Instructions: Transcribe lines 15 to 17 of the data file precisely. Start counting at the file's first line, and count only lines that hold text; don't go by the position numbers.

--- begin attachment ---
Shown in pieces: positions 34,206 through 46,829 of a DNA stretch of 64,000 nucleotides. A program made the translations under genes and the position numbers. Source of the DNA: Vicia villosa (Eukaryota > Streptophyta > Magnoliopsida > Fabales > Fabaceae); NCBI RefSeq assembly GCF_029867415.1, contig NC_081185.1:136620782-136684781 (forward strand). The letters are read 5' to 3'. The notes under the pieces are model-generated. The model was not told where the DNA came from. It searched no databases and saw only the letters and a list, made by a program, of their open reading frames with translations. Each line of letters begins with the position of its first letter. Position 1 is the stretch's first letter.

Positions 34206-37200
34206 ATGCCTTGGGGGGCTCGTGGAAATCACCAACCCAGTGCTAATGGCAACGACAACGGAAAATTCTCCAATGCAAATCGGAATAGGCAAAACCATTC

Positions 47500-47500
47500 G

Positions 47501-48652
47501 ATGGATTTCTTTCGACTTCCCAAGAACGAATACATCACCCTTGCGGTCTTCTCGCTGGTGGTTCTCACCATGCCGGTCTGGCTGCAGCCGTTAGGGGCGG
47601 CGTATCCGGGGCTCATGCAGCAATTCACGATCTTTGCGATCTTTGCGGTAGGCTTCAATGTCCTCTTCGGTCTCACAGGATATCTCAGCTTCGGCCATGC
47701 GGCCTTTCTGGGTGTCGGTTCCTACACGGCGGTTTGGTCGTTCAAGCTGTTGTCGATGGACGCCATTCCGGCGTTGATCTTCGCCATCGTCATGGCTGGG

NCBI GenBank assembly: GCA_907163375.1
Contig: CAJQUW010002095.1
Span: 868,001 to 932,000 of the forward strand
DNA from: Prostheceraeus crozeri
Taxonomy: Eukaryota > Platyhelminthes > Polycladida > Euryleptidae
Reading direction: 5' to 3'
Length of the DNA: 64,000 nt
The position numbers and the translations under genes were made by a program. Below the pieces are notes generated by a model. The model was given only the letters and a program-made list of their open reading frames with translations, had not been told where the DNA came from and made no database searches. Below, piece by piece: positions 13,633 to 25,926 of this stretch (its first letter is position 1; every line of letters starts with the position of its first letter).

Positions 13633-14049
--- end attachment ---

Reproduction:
Reading direction: 5' to 3'
Length of the DNA: 64,000 nt
The position numbers and the translations under genes were made by a program. Below the pieces are notes generated by a model. The model was given only the letters and a program-made list of their open reading frames with translations, had not been told where the DNA came from and made no database searches. Below, piece by piece: positions 13,633 to 25,926 of this stretch (its first letter is position 1; every line of letters starts with the position of its first letter).